It’s 11 a.m. on a Tuesday, and Vie Adams has medications ready to go for 9-year-old student Shane Durfee.
As the Spectrum Health LPN gives Shane his medications and feeds him Pediasure through his G-tube, she gently strokes his hand.
It’s no secret among the Seiter Education Center staff that Adams is Shane’s “favorite.”
“I mention Vie and he just lights up,” said Shane’s mother, Michelle Baylor.
Adams is one member of the Spectrum Health nursing staff who works on-site at the school, which houses 50 special needs students ages 3 to 26, including some like Shane with complex medical needs.
She’s joined by Brenda Bartula, RN, and another LPN, Christie Bilski. Having nurses at the school is possible thanks to a partnership that started four years ago between the Montcalm Area Intermediate School District and the Spectrum Health Healthier Communities School Health Program.
For decades, the district employed a nurse at the Greenville, Michigan, school. But after she retired, the school system reached out to Spectrum Health for help.
“The teachers and paraprofessionals were doing the health things all day long,” said Tracy Zamarron, director of school health programs for Healthier Communities. “They didn’t have the opportunity to truly just teach.”
Now teachers concentrate on education and leave the medical care to the nurses. Having a medical presence is the reason many Seiter students can even come to school, according to Teresa Boyer, the school district’s special education supervisor for early childhood and students with cognitive impairments.
“They have the same belief system we do, that all students can learn,” she said. “How does it get any better than that?”
Baylor said knowing the nurses and teachers are looking after Shane gives her less anxiety about sending her son off to school.
Shane was born with three rare chromosomal abnormalities—chromosome 18q deletion, Pitt–Hopkins syndrome (an abnormality of chromosome 18 and the TCF4 gene) and a partial duplication of 18p. As a result, he suffers from seizures, poor muscle tone, blindness, deafness and cognitive impairments.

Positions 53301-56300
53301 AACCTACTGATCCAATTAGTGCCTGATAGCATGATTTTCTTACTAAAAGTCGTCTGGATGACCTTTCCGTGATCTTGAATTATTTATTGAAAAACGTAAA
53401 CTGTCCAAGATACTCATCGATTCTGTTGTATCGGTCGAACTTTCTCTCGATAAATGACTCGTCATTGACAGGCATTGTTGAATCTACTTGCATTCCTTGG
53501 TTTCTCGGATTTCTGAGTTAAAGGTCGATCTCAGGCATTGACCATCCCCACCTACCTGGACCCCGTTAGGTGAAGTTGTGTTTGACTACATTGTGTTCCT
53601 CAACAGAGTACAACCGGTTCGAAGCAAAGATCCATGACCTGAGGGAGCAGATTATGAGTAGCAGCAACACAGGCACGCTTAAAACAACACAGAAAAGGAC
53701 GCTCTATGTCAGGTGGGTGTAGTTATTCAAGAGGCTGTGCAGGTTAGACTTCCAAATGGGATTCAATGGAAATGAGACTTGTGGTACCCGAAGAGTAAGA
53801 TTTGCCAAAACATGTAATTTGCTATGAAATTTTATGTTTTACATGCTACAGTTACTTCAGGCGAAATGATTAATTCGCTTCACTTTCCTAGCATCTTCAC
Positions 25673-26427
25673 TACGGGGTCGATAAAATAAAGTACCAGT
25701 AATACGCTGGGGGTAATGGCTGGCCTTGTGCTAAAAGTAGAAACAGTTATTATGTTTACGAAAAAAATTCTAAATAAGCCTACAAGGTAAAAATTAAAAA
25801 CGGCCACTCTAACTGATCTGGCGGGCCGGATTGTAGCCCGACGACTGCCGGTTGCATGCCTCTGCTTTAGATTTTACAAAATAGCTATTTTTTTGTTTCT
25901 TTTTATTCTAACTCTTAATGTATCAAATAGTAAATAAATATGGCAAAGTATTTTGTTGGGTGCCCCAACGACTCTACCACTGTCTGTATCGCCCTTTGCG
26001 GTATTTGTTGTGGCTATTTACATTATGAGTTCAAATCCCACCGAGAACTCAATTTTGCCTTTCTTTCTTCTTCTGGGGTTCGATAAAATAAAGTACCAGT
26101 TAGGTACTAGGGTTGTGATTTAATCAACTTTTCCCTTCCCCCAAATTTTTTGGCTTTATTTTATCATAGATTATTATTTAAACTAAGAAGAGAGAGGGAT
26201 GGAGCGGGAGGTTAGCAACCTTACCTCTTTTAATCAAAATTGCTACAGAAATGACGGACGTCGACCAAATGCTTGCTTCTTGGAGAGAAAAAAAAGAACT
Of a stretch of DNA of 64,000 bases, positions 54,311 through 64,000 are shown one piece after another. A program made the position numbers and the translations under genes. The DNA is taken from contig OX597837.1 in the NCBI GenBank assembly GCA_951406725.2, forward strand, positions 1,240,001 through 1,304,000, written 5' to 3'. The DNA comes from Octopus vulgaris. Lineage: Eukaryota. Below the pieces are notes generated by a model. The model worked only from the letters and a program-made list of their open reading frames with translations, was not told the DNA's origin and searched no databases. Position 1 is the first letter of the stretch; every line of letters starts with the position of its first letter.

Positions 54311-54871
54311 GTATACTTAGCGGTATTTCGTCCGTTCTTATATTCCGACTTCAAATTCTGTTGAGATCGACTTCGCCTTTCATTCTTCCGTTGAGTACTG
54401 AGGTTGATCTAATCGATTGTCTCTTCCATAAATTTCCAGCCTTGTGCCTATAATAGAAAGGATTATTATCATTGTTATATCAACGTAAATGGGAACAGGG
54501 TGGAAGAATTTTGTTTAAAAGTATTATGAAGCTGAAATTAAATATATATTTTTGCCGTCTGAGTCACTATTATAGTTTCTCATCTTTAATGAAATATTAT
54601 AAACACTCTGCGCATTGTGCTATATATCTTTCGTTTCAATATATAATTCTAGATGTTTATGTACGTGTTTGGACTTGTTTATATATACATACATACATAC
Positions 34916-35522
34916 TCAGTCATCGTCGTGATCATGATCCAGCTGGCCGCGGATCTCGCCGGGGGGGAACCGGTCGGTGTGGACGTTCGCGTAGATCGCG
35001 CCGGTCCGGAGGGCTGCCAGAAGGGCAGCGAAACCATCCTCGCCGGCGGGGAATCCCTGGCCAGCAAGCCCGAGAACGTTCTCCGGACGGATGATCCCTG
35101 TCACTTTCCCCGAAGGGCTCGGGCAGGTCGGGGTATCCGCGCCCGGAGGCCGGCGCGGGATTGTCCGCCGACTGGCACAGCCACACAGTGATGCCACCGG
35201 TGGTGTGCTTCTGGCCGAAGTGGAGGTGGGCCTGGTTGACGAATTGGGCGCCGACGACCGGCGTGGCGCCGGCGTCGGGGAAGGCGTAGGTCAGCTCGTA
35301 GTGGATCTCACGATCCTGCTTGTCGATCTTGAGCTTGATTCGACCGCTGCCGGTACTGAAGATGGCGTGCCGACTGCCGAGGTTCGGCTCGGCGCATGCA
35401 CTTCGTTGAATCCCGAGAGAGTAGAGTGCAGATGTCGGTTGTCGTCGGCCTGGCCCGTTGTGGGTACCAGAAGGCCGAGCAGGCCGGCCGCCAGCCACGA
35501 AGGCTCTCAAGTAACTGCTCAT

“They told me he wouldn’t live through the week when he was born, and now he’s 9,” Baylor said.
Shane requires nine medications at 11 a.m. every day from the nurses at school, and then Baylor repeats them at 11 p.m. at home. At school, the nurses store the medications in a locked box in the classroom, so they can give them to students without removing them from the classroom.
Shane’s teacher, Heather Keur, found relief in having nurses at the school, since she was used to doing everything herself.
“Now that I look back on it, I don’t know how I fit it in,” Keur said of administering medications and feedings. “Now, I can teach. It’s really helped us out a lot.”
Keur takes great joy in seeing the gains students like Shane have made at school. When he started at Seiter at age 3, he couldn’t walk, and now he walks on his own with a device called a pacer, holds his head up, sits on his own and uses purposeful touch.
“I love my job. I really believe that children with special needs get undersold. They are so misunderstood,” Keur said. “There are brains in these bodies that cannot communicate. We bring that brain out.”
Bartula, as the registered nurse in charge of health needs in the district, not only oversees Seiter Education Center, but also 12 additional classrooms throughout the county. If she cannot be there, she uses Spectrum Health MedNow to video chat with teachers. She’s in charge of health care plans for students who require them, as well as health education and staff training. She also often sits in on meetings with teachers and parents to discuss students’ individual education plans.
Spectrum Health has various types of nursing arrangements with other school systems throughout West Michigan. Teachers and students might consult with a nurse on site, by phone or through MedNow.
Regardless of their format, Zamarron said, the programs are designed to improve educational outcomes by using health care as a tool to keep kids healthy and safe in the classroom.
Bartula, who formerly worked in the neonatal and pediatric intensive care units at Helen DeVos Children’s Hospital, said she loves working with students, parents and teachers.
As she talked with Baylor about Shane, she said, “You make my job easier because you let me know how you want Shane to be taken care of. We are an extension of the home.”
Baylor said trust has developed with Bartula and the other nurses. And she admits trust is not easily given because of the trials the family has endured. She calls Shane a superhero and sometimes dresses him in Superman clothes.
“You don’t go through the stuff that he has been through without being a superhero,” Baylor said.